Darren Smith, 35, from Lancaster, admitted ahead of the trial eight counts of ill-treatment in which he threw bean bags or balls at eight residents of Hillcroft nursing home in Slyne-with-Hest, Lancaster.
All the offences spanned from May 2010 to September 2011 and related to seven men and one woman, all aged in their 70s or 80s - the eldest was aged 85.
Four care workers took part in the "gratuitous sport" of abusing dementia sufferers which highlighted Hillcroft nursing home's "weak and inadequate management", the judge at Preston Crown Court said today.
Much evidence in the trial revealed that there was, at the relevant times, a lax regime with weak and inadequate management on the unit which allowed the kind of conduct to carry on undetected and without proper and adequate control.
He added that the offences committed were "an indictment" on Hillcroft nursing home management.
A lack of proper management allowed a culture to develop where conduct of this sort was allowed to carry on.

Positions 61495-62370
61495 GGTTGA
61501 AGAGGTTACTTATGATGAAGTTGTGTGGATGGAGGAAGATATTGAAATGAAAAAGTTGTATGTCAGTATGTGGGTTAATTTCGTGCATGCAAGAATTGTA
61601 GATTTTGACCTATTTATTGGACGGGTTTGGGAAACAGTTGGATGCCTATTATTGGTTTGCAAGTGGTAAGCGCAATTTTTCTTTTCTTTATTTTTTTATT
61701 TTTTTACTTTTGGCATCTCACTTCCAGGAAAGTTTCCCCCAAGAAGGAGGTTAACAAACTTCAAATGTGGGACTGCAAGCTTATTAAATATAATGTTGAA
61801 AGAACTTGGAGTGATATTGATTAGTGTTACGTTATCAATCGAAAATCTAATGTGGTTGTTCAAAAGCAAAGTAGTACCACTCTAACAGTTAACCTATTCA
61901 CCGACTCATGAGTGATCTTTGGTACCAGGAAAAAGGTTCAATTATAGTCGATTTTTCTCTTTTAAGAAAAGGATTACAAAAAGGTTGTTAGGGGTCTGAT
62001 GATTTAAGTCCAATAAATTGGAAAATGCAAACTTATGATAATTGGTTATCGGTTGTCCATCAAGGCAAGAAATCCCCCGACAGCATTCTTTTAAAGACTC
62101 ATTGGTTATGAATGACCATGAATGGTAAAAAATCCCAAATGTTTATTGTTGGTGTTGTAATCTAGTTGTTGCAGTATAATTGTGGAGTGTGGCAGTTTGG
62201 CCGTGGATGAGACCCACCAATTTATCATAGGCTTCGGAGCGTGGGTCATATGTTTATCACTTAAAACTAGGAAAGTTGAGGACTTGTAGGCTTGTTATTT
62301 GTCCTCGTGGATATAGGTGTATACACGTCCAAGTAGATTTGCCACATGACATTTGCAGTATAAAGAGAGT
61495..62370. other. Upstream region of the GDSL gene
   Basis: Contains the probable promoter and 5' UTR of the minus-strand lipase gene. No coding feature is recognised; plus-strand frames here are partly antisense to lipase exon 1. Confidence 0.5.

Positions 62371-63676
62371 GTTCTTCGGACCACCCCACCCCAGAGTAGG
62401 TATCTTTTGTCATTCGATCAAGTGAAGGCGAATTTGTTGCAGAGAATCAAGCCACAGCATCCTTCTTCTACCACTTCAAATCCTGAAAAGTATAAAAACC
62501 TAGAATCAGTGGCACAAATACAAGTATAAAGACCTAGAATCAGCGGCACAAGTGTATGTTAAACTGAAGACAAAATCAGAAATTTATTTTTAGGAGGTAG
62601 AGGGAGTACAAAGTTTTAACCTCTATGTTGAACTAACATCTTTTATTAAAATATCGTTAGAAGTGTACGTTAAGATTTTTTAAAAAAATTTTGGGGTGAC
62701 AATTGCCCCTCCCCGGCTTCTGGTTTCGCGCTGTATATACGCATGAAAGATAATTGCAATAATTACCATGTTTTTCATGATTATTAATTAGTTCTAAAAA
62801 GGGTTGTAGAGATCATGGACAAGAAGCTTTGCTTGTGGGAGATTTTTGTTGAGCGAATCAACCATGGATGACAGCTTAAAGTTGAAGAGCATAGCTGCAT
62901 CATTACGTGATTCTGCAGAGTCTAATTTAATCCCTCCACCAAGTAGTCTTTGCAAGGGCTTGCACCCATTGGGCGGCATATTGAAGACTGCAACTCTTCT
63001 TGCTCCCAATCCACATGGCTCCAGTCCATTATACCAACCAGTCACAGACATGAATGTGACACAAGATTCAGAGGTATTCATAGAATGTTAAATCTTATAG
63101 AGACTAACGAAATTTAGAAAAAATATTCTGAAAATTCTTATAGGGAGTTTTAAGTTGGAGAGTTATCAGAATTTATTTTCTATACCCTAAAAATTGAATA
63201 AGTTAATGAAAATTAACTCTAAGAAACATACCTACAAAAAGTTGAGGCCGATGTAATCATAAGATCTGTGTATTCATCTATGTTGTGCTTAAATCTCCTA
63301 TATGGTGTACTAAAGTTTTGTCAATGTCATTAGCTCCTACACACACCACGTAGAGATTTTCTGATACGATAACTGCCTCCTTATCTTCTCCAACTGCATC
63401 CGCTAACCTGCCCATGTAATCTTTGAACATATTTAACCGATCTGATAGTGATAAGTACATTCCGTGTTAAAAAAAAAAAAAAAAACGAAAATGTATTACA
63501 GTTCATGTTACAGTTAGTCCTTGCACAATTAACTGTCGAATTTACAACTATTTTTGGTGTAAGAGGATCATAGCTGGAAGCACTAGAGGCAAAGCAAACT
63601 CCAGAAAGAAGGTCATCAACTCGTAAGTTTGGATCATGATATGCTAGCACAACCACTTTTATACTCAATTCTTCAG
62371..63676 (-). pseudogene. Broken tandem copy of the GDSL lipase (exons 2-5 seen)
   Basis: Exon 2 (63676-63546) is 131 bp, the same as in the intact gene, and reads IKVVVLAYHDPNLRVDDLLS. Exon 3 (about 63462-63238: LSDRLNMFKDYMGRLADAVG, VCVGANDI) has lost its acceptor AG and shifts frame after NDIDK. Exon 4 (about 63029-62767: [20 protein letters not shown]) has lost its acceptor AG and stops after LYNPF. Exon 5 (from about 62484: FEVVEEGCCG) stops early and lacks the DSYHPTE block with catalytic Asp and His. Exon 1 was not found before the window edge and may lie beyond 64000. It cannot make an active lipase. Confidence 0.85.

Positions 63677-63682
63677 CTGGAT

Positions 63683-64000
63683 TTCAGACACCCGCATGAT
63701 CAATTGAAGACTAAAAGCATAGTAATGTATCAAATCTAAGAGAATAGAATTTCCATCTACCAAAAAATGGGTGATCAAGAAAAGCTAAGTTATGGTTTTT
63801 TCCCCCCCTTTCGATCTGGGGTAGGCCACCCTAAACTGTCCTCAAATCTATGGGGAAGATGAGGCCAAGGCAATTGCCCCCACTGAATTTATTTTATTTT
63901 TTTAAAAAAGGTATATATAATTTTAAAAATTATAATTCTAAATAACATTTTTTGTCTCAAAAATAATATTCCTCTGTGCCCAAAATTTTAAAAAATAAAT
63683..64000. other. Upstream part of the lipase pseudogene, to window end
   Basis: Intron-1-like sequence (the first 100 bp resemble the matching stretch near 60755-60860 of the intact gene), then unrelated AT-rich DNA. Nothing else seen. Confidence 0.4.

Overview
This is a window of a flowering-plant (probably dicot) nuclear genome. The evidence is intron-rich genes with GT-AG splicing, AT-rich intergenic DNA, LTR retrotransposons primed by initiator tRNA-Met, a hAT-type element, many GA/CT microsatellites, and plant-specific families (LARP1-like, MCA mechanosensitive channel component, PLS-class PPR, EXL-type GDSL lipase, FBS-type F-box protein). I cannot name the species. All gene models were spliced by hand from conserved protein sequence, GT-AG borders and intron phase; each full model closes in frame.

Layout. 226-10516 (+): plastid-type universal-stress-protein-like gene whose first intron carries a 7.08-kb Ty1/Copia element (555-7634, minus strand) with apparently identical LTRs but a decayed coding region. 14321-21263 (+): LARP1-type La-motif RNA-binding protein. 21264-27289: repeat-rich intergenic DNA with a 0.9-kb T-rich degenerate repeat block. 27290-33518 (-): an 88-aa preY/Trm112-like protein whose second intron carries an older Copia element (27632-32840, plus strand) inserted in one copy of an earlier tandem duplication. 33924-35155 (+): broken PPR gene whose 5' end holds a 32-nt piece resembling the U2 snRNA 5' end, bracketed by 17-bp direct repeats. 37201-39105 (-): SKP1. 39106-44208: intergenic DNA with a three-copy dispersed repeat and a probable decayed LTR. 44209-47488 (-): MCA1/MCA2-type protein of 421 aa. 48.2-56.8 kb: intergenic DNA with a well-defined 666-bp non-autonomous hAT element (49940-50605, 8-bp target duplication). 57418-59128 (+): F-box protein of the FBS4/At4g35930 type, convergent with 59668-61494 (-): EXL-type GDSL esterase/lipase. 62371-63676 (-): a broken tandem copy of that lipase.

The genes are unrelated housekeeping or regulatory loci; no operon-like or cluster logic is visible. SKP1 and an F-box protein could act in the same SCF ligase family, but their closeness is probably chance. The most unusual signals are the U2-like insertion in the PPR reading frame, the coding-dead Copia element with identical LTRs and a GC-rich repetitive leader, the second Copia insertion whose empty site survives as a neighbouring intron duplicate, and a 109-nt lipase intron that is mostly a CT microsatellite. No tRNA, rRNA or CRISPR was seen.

Some of the offences were gratuitous sport at the expense of of vulnerable victims. Each of these defendants broke the trust placed in them.
Four care workers who ill-treated elderly dementia sufferers at a nursing home in Lancashire have been sentenced to:
- Darren Smith sentenced to eight months in prison for badly treating dementia sufferers.
- Carol Ann Moore was jailed for four months.
- Katie Cairns was sentenced to five months in prison.
- Gemma Pearson was given a 12 month community order with supervision and told to carry out 40 hours of unpaid work.
3 carers sentenced to total of 17 months in jail for ill treatment of elderly residents at Hillcroft nursing home.
The daughter of one of the victims of ill-treatment at Hillcroft nursing home in Lancaster by four care workers has said she was "heartbroken" when she was informed of the abuse.
In an impact statement, ahead of their sentencing, she said: "To receive a letter and to be informed that your parent has possibly been physically abused in a place that is thought to be comfortable for them is heartbreaking."
She added that she wanted to know why the defendants had acted like they did and what they would think if their parents were treated in the same manner.